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Remembering Diana Athill

Remembering Diana Athill

By: Sarah MacLachlan

It may sound odd to say but Diana Athill’s death today at age 101 took me entirely by surprise. Such was her spirit, and her engagement with people and the world, that I had pretty much thought that she would live forever.

She was a magnificent person and a real inspiration to women in publishing — hers was an exemplary career.

On her 100th birthday a number of us were asked to contribute to a book celebrating her life. As words seem to fail me on her death, I think that what I wrote to her on her centenary pretty much sums up how I felt about her:

Diana Athill with the Anansi team

Dear Diana,

Ours is a relatively young friendship. We met in the spring

of 2009, when Noah Richler arranged for us to lunch in Primrose

Hill. I’ll never forget it — you then, “rising ninety-three,” as

you liked to say, and contemplating your move into Kekewich

House. I remember how clear-eyed your approach to the

move was, the same quality that impressed me so much in

Somewhere Towards the End — the title says it all. During our

Lunch, you told me of your admiration for the work of Alice

Munro and how you regretted never having had the chance to

meet her. Well, that got me going. When I asked if you’d ever

been to Canada, you answered no, and then to my further

question — would you ever consider making the journey? —

you answered, “Well, yes, perhaps.” And all this came to pass!

A flight with a business-class seat was arranged — you deserved

no less — but I suspected you might hesitate at the last minute,

so I came by London, on my way home from Frankfurt, to

bring you to Canada for an onstage interview with Alice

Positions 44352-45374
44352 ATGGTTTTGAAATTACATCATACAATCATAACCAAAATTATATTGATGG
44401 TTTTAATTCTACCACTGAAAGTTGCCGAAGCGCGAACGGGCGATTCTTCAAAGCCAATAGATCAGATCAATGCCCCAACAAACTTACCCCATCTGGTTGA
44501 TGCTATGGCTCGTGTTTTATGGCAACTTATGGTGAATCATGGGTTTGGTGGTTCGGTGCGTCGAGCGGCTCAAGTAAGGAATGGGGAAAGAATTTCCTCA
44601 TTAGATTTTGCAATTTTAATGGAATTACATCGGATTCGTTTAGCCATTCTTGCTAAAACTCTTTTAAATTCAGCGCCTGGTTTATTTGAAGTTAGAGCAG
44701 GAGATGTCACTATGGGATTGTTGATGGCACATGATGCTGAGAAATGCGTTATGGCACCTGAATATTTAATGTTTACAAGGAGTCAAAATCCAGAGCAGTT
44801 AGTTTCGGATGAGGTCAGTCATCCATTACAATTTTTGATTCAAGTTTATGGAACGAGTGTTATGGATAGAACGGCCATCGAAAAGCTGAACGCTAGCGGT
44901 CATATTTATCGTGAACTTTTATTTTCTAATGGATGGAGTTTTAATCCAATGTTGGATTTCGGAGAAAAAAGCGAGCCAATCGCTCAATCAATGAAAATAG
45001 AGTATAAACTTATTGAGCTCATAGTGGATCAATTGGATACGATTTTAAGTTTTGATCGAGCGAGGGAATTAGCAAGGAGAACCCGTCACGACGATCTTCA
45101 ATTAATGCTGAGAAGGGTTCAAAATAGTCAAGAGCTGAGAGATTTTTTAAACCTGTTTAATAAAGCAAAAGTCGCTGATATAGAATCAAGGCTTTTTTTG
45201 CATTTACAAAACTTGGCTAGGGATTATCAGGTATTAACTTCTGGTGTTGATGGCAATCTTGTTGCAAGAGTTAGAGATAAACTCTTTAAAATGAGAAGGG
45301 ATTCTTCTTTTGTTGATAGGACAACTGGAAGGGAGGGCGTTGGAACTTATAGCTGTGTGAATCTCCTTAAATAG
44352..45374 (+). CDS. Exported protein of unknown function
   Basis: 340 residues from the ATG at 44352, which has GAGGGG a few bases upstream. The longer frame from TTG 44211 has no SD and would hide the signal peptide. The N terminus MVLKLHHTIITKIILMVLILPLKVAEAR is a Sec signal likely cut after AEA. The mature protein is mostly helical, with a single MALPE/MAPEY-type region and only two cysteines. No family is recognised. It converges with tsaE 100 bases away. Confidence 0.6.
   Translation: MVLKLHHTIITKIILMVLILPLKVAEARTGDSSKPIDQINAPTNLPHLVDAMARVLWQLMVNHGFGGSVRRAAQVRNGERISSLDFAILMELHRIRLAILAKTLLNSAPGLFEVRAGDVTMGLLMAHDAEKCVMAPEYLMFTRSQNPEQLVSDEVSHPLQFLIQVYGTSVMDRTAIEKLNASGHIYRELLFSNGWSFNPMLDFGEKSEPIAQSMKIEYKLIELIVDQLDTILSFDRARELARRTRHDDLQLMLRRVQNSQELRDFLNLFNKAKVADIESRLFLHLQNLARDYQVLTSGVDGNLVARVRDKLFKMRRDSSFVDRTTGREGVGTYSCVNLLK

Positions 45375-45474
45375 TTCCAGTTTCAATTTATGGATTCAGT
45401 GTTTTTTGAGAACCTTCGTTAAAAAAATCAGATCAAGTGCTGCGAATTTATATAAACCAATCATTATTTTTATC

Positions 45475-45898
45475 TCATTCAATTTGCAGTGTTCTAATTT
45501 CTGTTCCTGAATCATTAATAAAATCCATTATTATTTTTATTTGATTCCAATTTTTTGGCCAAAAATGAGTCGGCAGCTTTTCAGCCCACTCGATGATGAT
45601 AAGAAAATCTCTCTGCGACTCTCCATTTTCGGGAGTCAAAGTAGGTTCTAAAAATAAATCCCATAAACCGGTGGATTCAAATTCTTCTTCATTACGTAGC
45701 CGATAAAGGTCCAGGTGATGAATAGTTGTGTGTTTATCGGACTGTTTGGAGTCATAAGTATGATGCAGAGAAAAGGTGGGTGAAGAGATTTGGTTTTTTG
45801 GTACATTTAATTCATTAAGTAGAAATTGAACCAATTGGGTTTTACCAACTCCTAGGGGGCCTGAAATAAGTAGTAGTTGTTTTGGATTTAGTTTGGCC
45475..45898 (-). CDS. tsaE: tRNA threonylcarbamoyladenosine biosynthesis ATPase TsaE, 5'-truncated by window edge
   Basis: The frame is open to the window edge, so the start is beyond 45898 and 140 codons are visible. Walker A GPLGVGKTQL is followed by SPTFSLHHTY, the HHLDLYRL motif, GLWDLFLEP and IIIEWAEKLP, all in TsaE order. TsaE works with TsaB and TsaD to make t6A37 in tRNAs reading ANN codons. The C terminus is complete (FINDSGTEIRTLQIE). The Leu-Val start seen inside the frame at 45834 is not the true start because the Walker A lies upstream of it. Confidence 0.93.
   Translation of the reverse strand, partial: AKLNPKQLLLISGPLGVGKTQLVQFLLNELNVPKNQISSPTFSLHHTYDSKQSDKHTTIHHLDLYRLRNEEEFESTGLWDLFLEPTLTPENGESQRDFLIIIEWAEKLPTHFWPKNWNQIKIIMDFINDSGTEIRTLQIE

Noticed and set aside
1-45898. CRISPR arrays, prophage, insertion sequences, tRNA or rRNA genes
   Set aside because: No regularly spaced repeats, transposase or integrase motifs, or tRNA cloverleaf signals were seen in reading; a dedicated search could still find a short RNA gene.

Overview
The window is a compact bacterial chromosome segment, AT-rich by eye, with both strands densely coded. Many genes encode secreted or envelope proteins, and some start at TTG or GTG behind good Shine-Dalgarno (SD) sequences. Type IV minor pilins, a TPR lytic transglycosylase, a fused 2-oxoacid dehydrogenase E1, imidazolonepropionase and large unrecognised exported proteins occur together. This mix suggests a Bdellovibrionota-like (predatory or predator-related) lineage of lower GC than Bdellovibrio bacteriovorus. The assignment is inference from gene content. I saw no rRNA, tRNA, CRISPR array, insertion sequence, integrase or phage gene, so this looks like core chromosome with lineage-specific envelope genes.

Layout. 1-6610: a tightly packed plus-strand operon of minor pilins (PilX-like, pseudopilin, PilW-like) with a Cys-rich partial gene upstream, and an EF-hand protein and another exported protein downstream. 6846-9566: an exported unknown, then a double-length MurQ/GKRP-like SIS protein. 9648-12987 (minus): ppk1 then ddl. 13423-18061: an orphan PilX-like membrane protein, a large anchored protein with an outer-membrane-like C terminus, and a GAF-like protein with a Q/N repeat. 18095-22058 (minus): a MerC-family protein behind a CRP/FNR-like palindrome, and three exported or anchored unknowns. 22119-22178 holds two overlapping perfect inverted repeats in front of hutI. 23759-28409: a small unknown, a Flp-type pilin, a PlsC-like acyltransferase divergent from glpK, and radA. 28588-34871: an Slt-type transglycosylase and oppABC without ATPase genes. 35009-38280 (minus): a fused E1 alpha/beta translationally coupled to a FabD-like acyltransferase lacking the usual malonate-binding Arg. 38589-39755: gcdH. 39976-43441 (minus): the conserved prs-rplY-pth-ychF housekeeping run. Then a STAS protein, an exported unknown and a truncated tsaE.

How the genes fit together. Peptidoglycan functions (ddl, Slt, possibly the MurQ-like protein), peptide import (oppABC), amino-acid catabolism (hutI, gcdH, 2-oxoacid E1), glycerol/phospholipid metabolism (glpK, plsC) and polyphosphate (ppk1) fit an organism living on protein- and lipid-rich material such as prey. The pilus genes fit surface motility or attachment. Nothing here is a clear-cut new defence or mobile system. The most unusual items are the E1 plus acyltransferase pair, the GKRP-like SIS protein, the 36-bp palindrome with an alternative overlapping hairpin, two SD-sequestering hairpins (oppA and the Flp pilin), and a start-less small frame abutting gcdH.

Munro that was part of a PEN benefit to boot. Was it any surprise

that your event had a sold-out house, or that your

conversation with Alice was one for the ages? That you and

Alice became fast friends and then correspondents? Or that,

as it turned out, shopping for a puffer coat and a new handbag

was something you’d enjoy? Still, none of these things were as

surprising as your desire to see Niagara Falls! All of which we

did and you, ever the good sport, insisted at the tourist shop

that we take the mandatory photo-booth picture of you (in

your wheelchair) being tossed over the edge of the Falls. I’ve

been your proud Canadian publisher — and admiring friend

— ever since. I love our conversations, and my only regret is

that they happen so infrequently. I love your wise insights into

the nature of your fellow humans, your great sense of humour,

your love of beautiful things and good writing, and, above all,

the example of you. I admire you hugely and send you all my

love on this your 100th birthday.



Diana Athill at Niagara Falls

Books by Diana Athill

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